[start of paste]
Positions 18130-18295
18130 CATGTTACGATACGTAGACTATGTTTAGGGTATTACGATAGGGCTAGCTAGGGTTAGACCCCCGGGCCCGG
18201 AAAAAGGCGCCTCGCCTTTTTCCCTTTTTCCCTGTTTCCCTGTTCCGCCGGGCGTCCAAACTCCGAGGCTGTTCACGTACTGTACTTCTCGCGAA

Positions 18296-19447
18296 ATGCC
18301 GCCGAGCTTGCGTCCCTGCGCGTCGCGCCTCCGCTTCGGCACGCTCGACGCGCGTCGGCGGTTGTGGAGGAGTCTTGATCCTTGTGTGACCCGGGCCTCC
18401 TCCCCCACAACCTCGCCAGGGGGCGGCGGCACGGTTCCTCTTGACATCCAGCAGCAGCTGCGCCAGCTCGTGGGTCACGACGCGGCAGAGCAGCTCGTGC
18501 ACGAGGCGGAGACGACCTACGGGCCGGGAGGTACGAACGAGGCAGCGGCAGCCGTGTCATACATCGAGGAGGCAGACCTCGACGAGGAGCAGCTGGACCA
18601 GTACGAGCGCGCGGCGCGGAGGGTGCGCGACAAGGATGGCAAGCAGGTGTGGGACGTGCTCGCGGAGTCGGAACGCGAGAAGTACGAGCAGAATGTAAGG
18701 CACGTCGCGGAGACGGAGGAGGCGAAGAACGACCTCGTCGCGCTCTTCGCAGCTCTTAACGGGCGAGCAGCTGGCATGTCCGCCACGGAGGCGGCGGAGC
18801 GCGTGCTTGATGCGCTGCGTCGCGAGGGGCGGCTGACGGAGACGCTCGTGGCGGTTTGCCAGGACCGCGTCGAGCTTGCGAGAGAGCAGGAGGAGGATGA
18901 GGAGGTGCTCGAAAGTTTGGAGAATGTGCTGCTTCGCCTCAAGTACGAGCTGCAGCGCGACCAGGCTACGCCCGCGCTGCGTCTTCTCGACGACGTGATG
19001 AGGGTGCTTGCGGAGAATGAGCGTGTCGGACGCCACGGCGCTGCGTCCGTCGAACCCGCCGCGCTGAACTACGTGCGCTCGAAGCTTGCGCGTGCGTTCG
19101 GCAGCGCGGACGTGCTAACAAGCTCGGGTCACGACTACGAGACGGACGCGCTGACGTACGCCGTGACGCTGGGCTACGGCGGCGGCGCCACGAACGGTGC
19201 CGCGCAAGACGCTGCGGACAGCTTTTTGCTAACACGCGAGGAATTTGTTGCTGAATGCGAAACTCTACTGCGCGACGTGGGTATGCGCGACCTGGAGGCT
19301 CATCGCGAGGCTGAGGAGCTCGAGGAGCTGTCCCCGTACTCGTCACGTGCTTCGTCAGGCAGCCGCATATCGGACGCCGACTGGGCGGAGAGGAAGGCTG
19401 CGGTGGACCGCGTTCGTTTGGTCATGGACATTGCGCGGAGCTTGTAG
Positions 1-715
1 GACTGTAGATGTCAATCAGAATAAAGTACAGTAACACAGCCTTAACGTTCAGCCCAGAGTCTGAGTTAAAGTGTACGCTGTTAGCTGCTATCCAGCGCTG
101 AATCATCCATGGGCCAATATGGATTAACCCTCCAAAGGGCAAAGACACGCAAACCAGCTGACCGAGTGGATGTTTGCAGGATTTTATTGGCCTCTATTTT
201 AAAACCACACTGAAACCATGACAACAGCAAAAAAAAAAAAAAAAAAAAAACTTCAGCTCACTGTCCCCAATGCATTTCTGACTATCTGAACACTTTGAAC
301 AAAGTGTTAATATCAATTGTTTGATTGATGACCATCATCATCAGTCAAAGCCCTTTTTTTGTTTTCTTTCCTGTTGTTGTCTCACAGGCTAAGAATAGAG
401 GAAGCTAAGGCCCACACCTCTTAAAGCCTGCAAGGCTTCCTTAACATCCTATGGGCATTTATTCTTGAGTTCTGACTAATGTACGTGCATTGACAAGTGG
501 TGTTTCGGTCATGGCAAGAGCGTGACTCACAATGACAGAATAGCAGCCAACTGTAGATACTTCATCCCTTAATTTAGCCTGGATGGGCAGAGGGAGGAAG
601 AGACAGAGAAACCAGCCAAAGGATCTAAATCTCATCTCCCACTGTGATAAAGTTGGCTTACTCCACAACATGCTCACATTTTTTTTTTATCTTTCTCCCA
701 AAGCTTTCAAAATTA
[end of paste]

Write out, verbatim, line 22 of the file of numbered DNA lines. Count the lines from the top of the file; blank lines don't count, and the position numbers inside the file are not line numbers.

301 AAAGTGTTAATATCAATTGTTTGATTGATGACCATCATCATCAGTCAAAGCCCTTTTTTTGTTTTCTTTCCTGTTGTTGTCTCACAGGCTAAGAATAGAG